Moebius changed my life.
More than once. Many times. Before I began reading his comics, before I was even reading comics.
Jean Giraud, either directly through his involvement or indirectly through his influence, created the aesthetic behind Alien, Blade Runner, Akira, Neuromancer, The Fifth Element, Tron, The Abyss, Frank Miller’s Ronin, Frank Quitely’s X-Men, Geoff Darrow, Walt Simonson, Mike Mignola, Taiyo Matsumoto’s No.5, the Empire Strikes Back, and Nausicaa: The Valley of the Wind – all of which I’d obsessed over and metabolized long before I ever read a single page of Moebius’ comics. The most resonant image of the future, the one which has dominated both the fringe and popular cultures of the past 30 years on three separate continents.
No artist, let alone a comics artist, has been as singularly influential on the way we as a species see ourselves moving forward. For good or ill, since Moebius, and his contemporaries, imagined what we now think of as the modern urbanized city (or the cyberpunk city), we couldn’t have conceived of it. While that idea has many, many precedents, none of them ring as true. None of them are still relevant. Not one of them captures what city blocks teeming with dozens of kinds of people all together in one space. Walls of faces, some alien, all familiar. None have the locations and trappings of “the future” as used, lived-in. Science fiction in the past 30 years is indelibly linked to Moebius, he is everywhere you look.
Like Jack Kirby and Osamu Tezuka, Jean Giraud/Moebius didn’t just create the dominant style of comics in his own country, which would have been more than enough to secure his legacy as one of the great of the medium. No, instead, all three of these men created multiple idioms and styles throughout their careers. Shedding and discarding as they went. Moebius as we think of him is not only the crystals, desert vistas, and labyrinthine densely populated city streets. We must not forget that Moebius not only reinvented how science fiction could be drawn, but also placed an indelible stamp on westerns, fantasy art, metafiction, autobio comics, humor strips, and in one instance American superhero comics.
The kinds of comics I love, that I seek out, have Metal Hurlant and it’s creators as the basis of their DNA. In creating Metal Hurlant in 1974 with Les Humanoïdes Associés (consisting of Moebius, Phillipe Druillet, Jean-Pierre Dionnet, and Bernard Farkas), sidestepped the previously dug troughs where comics existed before it – a vein of intelligent, conceptual, and first and foremost lushly illustrated comics that didn’t exist before they made a place for it. From all over the world, not only European artists but US, South America, all over the world. What Metal Hurlant (and later Heavy Metal in the U.S.) created was a place for the kinds of comics that speak more profoundly than the ridiculous art/genre divide that still plagues the medium.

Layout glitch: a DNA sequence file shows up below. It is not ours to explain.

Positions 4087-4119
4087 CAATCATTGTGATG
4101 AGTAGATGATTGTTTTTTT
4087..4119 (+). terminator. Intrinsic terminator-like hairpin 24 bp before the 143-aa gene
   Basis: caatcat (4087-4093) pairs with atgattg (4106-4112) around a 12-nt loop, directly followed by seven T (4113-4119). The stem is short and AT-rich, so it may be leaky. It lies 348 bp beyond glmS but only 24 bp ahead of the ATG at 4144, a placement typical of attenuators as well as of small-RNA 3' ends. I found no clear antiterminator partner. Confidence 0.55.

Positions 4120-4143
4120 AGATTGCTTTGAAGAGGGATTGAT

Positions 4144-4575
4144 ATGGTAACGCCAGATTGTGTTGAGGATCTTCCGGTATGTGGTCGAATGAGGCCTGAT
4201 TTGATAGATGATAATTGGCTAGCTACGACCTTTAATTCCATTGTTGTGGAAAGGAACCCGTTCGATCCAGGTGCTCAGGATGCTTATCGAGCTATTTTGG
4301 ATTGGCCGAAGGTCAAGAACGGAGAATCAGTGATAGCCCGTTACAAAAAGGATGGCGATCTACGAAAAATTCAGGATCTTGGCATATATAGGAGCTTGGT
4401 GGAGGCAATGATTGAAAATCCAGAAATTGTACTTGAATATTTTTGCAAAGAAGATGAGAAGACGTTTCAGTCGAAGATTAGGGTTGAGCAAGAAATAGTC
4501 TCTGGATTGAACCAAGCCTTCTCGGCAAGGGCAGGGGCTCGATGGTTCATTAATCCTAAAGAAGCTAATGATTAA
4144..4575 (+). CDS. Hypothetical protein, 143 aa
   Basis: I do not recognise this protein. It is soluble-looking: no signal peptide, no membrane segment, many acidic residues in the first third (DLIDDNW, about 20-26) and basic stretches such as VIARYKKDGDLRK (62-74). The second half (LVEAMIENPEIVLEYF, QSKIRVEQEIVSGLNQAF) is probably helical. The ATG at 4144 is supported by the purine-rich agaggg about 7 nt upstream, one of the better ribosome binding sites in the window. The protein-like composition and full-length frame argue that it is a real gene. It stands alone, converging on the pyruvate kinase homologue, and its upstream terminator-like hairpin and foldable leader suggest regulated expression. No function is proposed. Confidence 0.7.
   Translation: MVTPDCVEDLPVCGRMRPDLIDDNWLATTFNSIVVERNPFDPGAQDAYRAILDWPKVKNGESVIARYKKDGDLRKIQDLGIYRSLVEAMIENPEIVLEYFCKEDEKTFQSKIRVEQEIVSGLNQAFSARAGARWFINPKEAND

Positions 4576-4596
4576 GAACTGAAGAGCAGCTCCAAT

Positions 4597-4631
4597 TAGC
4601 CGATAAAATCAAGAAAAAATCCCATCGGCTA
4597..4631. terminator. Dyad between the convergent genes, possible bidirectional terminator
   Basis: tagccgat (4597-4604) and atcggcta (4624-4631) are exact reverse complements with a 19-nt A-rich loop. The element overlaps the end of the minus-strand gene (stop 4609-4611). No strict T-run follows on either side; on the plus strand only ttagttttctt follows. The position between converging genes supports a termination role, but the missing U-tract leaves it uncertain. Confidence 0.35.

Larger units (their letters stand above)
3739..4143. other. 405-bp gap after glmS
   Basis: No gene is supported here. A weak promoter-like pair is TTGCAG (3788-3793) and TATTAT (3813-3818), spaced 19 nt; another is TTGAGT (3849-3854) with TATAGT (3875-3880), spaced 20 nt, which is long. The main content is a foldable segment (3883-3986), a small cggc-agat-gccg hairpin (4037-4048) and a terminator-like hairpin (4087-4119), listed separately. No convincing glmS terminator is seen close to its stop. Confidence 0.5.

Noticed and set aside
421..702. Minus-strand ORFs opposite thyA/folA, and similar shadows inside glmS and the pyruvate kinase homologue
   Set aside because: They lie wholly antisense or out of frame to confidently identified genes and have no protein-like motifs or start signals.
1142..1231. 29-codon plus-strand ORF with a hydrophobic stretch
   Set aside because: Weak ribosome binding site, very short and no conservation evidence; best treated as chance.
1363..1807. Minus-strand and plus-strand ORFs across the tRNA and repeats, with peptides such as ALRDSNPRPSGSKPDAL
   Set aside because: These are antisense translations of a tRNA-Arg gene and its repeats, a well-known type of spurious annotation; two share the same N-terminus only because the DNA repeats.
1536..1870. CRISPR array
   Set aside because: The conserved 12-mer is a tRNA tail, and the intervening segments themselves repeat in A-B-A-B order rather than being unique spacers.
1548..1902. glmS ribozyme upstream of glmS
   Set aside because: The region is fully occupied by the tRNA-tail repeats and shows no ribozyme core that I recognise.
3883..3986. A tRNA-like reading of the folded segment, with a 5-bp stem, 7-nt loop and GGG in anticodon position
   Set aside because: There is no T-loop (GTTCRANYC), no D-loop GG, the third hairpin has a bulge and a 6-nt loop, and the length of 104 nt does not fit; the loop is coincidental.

In a medium where so little is profound, even the worst of Moebius’ comics achieve a level of serenity simply by how they have been drawn. Each panel is imbued with a sense of absolute assurance of the line conveying meaning, motion, feeling, story. Moebius’ surfaces are tactile, his characters are not only defined by their design but by expression, by how they carry themselves, how they move. His pages are fraught with detail, but rarely are those details overworked or sterile. The consistency of his hand gives his landscapes and cityscapes a kind of depth that is different from the way most illustration renders depth; his faces convey just how deft and expressive his hand could be – and how that meant a face battered by life or one untouched by stress.
The poetic continually pervades his work, sometimes in the beauty of his settings, sometimes in the stories themselves. But often there is an element of the story where his characters sidestep the conventional for the transcendent. There is a drift, a space in his stories like the Adena books, like Incal, like The Airtight Garage, like Arzak, where stories conclude or derail into flights of sheer fantasia. Scenes that don’t lend themselves to discussion, let alone dissection, because the point of the thing is that they are not just story points and they are not just crazy visuals. They manage to be inexplicably logical to the story while remaining unpredictable.
That is what really makes Moebius’ passing something that needs people to write on it. Yes, he’s a truly stunning and original artist. Yes, he’s the inventor of not just a dozen styles of comic art — some of which people have based their entire careers on. Yes, he’s had his hand in designing some of the greatest visual spectacle Hollywood ever produced, and he’s inspired even more. And more than that, he’s probably had the most significant effect as an artist on how humanity can imagine the future as any artist in the past century. None of that is as important as the poetry Moebius could do create with images.
And that’s why I think any and all obituaries or tributes to the man are going to fall short. His entire career was about creating moments that can’t be talked about, showing us ambiguities with the only the most lifelike lines. Moebius as an artist had an astounding effect on not only our medium, but our world, and even that hardly stands up to his constant drive to make impossible moments real. And that he does it without corrupting what could easily described as the most sacred of scenes.
He was a hero. You can say that without any qualifiers. The only respectful thing to do for this man isn’t to sum him up, memorialize, or to talk about what he means to me (though, it must be said, he means everything), but to simply say thank you.
Thank you for everything. Thank you, thank you, thank you. Godspeed.
- Sean Witzke March 2012 Emma Peel Sessions 69